Gundevia, Z and Whalley, H and Ferring, M and Claridge, M and Smith, S and Wilmink, T (2008) Effect of operating surgeon on outcome of arteriovenous fistula formation. European journal of vascular and endovascular surgery : the official journal of the European Society for Vascular Surgery, 35 (5). pp. 614-8. ISSN 1532-2165. This article is accessible to all HEFT staff and students via NHS Evidence www.evidence.nhs.uk by using their HEFT Athens login IDsFull text not available from this repository.
To study whether surgical trainees can perform arteriovenous fistula (AVF) surgery to a standard comparable to consultants.
PATIENTS AND METHODS
Retrospective study of all vascular access surgery over a three year period at a single centre. The operating surgeon was identified from theatre log books and categorised by grade. Fistula patency was used as the primary outcome measure and was determined from patients' case-notes and from a prospectively collected electronic record of dialysis sessions. Patency was defined as "used for dialysis" if the AVF was used for dialysis for at least 6 consecutive sessions.
One hundred and eighty six cases were used for analysis. In 60 cases (32%) the operating surgeon was the consultant, in 53 cases (29%) a trainee was supervised by a consultant, in 56 cases (30%) a trainee performed the operation independently and in 17 cases (9%) the grade of the operating surgeon could not be established. Primary and primary assisted patency rates by operating surgeon did not differ significantly (P-values 0.25 and 0.16 respectively). Age of the patient was the only predictor of patency failure in a multivariate model. Grade of operating surgeon (logrank test chi(2)=3.1, p=0.38) and type of fistula (logrank test chi(2)=2.3, p=0.52) were not significantly related to the primary survival of the fistula.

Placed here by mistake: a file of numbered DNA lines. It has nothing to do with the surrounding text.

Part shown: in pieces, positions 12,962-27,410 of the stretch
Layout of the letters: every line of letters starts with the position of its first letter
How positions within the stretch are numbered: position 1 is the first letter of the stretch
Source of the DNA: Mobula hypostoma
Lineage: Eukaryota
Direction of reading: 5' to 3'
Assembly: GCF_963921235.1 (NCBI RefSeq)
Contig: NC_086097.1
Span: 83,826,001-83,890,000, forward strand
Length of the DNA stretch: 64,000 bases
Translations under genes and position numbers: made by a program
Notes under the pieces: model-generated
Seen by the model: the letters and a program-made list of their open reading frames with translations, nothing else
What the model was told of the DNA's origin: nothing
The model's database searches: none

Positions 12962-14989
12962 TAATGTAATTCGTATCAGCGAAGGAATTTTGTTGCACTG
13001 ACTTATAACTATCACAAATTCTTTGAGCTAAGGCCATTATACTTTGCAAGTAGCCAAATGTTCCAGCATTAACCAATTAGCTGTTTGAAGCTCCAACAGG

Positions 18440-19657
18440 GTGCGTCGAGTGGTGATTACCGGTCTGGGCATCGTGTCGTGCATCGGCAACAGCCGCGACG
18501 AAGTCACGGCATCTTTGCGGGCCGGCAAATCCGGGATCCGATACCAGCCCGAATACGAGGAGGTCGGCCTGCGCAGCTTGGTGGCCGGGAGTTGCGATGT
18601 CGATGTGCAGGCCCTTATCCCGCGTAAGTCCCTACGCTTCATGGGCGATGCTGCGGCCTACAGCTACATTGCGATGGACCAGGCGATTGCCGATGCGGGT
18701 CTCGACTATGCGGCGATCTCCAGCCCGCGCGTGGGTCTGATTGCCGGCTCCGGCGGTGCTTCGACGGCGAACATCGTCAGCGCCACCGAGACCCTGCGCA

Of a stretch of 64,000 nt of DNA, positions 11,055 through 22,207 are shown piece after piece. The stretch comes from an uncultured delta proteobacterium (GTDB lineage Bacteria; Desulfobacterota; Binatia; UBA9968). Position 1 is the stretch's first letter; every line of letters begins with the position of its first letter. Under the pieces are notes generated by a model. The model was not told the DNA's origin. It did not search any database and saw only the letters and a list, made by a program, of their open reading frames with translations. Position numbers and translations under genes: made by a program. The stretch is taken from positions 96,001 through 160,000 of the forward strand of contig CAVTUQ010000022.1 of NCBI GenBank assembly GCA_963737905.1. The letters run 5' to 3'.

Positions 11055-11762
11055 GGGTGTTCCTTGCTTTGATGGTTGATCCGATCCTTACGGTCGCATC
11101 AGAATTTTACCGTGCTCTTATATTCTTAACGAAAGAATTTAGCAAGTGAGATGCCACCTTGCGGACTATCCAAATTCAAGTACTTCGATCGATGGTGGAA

This study showed no significant differences in AVF patency rates between trainee and consultant surgeons. Allocation of appropriate cases can result in trainees obtaining similar outcomes as consultants, demonstrating that dialysis access surgery can provide good training opportunities for junior doctors without detriment to patient care.
|Additional Information:||This article is accessible to all HEFT staff and students via NHS Evidence www.evidence.nhs.uk by using their HEFT Athens login IDs|
|Subjects:||WG Cardiovascular system. Cardiology
|Divisions:||Planned IP Care > General Surgery
Planned IP Care > Vascular
|Depositing User:||Sophie Rollason|
|Date Deposited:||10 Jun 2014 13:15|
|Last Modified:||10 Jun 2014 13:15|
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